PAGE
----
As an aside, here's a snapshot from left-to-right of the second panel: Lisa Reisman, MetalMiner, Jim Lawton, D&B Supply Management Solutions, Daniel McGroaty, Advisor to US Chamber of Commerce -- International Division.
Dom Gambardella just raised the point that we must think about global supply chain risk as much with goods "going out" as "coming in". When risk hits, trade stops, regardless of direction. This is critical as we think of the cascading impact of global policy and affairs, from US/China trade to the revolutions taking place in the Middle East and North Africa. The trouble is, as Dan notes, "Geopolitical risk is only predictable if you can be right in front of it ... we're behind. We have a very hard time understanding how to stay ahead of the curve."
During the panel, Jim Lawton rhetorically stated that from a company perspective, we must all investigate the potential categories of risk that could sink our organizations. Supply side risk is critical, yet we're at the "embryonic" stage when it comes to tackling it. We're not even sure, in most cases, who should have responsibility for it? Should it be a CPO, a chief risk officer or someone within finance? We're still struggling to sort this out.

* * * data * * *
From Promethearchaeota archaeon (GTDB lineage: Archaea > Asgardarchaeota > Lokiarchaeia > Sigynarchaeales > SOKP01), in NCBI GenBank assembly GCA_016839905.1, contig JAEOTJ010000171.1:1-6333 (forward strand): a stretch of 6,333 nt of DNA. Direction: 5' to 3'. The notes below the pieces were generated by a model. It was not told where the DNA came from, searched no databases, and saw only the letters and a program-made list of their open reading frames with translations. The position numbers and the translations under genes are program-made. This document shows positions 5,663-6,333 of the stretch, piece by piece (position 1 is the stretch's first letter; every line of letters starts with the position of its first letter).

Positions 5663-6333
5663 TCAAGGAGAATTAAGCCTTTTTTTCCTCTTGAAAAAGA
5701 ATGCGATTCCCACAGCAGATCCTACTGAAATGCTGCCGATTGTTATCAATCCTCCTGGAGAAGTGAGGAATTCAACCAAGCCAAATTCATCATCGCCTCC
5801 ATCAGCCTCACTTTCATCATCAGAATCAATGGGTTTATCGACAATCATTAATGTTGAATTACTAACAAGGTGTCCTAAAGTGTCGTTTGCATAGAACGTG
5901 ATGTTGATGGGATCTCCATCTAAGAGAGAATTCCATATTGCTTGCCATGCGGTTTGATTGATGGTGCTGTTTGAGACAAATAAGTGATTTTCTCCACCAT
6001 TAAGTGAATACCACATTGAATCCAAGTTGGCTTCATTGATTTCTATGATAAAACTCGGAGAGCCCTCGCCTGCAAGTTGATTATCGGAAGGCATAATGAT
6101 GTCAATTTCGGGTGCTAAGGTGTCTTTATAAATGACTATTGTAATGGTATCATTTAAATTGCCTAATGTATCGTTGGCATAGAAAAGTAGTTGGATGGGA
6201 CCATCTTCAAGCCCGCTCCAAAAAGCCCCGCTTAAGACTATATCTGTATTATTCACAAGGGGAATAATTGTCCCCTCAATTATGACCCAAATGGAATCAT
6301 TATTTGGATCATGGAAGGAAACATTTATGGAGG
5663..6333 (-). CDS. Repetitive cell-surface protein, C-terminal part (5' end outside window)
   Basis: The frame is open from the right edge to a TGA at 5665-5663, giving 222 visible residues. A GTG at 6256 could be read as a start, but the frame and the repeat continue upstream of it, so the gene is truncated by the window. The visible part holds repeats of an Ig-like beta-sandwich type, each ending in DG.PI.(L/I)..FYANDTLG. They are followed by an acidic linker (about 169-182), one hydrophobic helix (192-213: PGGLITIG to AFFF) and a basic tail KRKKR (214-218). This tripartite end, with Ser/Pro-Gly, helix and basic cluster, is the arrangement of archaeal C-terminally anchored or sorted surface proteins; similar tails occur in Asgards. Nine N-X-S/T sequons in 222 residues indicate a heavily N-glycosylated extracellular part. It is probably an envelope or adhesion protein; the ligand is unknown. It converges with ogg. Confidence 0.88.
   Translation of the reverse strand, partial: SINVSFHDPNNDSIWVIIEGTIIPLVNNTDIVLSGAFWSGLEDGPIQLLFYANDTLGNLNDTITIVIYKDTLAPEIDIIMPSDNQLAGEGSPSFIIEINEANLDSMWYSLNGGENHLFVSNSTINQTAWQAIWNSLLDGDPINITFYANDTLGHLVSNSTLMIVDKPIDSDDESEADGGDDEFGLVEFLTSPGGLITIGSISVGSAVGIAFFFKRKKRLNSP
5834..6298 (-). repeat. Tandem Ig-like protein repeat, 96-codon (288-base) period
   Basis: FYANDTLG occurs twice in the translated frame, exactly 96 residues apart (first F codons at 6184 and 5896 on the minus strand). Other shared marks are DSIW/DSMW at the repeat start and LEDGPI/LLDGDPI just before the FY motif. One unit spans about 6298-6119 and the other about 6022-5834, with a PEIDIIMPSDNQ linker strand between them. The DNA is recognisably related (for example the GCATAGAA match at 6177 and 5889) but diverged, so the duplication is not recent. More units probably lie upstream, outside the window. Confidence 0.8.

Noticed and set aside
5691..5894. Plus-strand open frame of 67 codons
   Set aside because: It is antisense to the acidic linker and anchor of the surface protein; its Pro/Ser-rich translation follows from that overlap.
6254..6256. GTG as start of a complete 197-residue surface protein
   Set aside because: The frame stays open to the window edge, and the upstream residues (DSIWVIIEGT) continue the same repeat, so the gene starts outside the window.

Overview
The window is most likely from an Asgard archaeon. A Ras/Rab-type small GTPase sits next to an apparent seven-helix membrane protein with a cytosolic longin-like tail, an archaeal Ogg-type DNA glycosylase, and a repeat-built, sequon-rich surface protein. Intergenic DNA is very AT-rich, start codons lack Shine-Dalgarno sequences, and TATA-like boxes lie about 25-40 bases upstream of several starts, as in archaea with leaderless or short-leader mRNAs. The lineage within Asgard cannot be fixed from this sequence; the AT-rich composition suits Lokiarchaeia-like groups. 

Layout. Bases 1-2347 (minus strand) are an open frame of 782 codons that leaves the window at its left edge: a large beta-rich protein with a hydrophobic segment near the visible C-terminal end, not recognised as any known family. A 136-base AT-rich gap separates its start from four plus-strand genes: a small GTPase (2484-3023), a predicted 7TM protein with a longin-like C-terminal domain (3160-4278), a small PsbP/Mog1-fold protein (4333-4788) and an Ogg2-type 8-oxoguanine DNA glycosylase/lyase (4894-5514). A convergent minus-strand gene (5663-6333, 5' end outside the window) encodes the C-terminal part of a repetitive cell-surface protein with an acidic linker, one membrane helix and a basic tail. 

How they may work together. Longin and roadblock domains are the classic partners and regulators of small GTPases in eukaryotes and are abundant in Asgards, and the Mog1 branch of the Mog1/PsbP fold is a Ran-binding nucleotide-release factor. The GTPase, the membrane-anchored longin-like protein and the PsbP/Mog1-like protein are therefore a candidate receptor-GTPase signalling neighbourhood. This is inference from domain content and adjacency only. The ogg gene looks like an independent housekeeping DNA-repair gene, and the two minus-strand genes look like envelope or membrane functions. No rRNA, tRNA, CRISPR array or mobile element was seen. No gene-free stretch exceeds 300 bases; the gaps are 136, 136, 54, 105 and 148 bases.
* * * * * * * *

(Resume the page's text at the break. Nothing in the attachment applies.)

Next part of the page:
This is all the more critical, Jim argues, because of the changing skills emphasis in procurement. Historically, procurement was about making sure the line would not get shut down. This was inherently a risk-driven or at least risk-focused job. Then more recently, procurement has migrated to focus on cost reduction, introducing a changing skill set. But the majority of these new people have not made the leap to tackle risk and cost at the same time. Food for risk thought, especially considering the added risk of the globalization of our businesses and the greater complexity of our supply chains.
- Jason Busch